SERMON: What's your favourite Jesus?

SERMON: What’s your favourite Jesus?

A sermon preached at St Mary’s, Iffley by Alice Lawhead on 25th June 2023

Matthew 10:24-39

            Today’s gospel lesson naturally puts me in mind of a memorable scene in that otherwise forget-able movie, ‘Talladega Nights:  The Ballad of Ricky Bobby’ — which tells the story of an immature but successful American NASCAR driver, played by Will Ferrell.    In one scene Ricky sits at the head of a family dinner table that is groaning with junk food:  pizza boxes, chicken buckets, individually wrapped snacks, energy drinks, beer – you get the idea.  Before the family eats, they pause to say grace, and Ricky begins:

            ‘Dear Lord Baby Jesus ….’ and continues to address his prayers to Dear Lord Baby Jesus, including asking Him to use his Baby Jesus powers to heal his father-in-law’s leg wound, before finally being interrupted – mid-flow – by his exasperated wife.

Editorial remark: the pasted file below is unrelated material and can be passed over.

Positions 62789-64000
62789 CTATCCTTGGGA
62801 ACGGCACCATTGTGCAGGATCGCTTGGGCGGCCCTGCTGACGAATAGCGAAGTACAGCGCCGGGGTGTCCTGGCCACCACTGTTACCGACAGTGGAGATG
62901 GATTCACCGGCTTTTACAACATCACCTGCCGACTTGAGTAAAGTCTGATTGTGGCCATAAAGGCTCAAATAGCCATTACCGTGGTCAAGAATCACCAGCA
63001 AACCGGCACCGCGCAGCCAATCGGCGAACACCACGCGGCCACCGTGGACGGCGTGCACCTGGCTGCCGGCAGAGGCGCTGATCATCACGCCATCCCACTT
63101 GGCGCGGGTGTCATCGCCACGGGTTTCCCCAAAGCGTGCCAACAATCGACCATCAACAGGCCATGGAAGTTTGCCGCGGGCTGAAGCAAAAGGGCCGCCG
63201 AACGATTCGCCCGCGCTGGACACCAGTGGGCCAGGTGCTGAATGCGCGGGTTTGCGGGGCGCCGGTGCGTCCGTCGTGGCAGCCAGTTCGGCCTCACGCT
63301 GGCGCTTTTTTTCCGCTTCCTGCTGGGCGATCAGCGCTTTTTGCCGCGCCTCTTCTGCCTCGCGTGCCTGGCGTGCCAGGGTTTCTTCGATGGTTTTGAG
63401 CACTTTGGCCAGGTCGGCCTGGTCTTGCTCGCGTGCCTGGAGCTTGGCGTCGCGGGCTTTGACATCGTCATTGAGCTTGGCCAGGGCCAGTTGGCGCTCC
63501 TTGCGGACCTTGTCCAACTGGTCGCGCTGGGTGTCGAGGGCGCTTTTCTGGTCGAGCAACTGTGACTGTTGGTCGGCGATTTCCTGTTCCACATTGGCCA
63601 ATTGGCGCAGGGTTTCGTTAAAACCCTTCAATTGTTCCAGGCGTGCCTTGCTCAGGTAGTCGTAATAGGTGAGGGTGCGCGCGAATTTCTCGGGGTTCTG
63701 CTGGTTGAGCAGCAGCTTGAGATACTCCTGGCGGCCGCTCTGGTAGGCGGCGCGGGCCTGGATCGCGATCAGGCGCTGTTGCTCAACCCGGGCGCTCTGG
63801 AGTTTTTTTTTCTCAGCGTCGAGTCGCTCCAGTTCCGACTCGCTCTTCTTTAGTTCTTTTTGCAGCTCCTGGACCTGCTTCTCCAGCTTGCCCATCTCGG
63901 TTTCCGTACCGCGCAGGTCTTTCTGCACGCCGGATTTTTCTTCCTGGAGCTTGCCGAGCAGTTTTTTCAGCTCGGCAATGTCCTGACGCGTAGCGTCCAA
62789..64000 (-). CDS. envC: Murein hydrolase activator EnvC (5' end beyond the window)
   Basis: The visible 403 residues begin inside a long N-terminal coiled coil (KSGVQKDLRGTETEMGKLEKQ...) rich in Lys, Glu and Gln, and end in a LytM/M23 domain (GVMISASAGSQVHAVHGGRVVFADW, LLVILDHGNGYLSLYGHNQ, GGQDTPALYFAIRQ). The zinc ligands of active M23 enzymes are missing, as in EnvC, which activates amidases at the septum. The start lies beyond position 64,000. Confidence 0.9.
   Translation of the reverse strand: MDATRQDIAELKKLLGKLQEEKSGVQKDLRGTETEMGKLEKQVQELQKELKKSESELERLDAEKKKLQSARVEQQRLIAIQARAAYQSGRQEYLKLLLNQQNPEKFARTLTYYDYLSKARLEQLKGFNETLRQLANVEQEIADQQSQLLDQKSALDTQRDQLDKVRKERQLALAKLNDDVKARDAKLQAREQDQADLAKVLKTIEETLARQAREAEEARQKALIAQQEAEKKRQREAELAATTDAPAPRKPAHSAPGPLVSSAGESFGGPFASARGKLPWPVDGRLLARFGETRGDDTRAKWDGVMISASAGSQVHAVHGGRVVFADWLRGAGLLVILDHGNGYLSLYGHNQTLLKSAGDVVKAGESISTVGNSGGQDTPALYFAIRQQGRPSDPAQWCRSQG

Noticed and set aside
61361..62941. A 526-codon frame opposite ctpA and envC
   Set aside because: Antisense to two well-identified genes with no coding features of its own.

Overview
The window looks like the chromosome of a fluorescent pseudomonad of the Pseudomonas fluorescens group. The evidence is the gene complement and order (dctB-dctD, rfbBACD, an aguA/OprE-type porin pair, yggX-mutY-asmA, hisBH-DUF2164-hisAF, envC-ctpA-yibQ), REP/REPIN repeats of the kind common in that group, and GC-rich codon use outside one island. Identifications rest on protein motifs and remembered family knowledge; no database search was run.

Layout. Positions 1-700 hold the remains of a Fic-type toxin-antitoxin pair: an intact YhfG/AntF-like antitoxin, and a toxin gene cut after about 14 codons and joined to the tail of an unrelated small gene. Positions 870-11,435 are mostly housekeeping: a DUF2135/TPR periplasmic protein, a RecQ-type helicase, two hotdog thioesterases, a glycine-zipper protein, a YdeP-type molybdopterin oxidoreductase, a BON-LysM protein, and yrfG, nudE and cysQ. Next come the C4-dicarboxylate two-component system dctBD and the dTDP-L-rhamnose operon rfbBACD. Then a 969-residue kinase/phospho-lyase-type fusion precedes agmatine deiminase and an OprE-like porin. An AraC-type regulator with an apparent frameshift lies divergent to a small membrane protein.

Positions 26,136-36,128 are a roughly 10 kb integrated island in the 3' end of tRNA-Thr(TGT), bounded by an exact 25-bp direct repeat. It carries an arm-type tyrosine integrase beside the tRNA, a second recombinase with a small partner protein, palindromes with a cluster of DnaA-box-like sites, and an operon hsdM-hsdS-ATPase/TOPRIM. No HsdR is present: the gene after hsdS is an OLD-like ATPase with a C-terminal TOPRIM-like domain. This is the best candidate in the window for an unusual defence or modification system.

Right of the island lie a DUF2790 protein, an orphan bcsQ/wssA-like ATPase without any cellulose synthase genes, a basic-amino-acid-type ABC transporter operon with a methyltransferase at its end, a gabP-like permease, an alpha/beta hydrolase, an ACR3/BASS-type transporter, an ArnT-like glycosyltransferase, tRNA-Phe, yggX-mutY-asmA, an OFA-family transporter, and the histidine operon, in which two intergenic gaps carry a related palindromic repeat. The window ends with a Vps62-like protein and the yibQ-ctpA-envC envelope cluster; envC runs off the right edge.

‘You know, Sweetie, Jesus did grow up. You don’t always have to call him ‘baby’.  It’s a bit odd and off-putting to pray to a baby.’

            To which Ricky says, ‘Well, I like the Christmas Jesus best, and I’m saying grace. When you say grace, you can say it to grown up Jesus, or bearded Jesus, or teenage Jesus or whoever you want.’

            Prayers resume – ‘Dear Lord Baby Jesus’ – until the father-in-law interrupts.  ‘He was a man!  He had a beard!’

            At which point everyone weighs in with their favourite Jesus.   His friend says he likes to picture Jesus in a tuxedo t-shirt, because that says, ‘I want to be formal, but I’m here to party, too.  I like to party, and I like my Jesus to party.’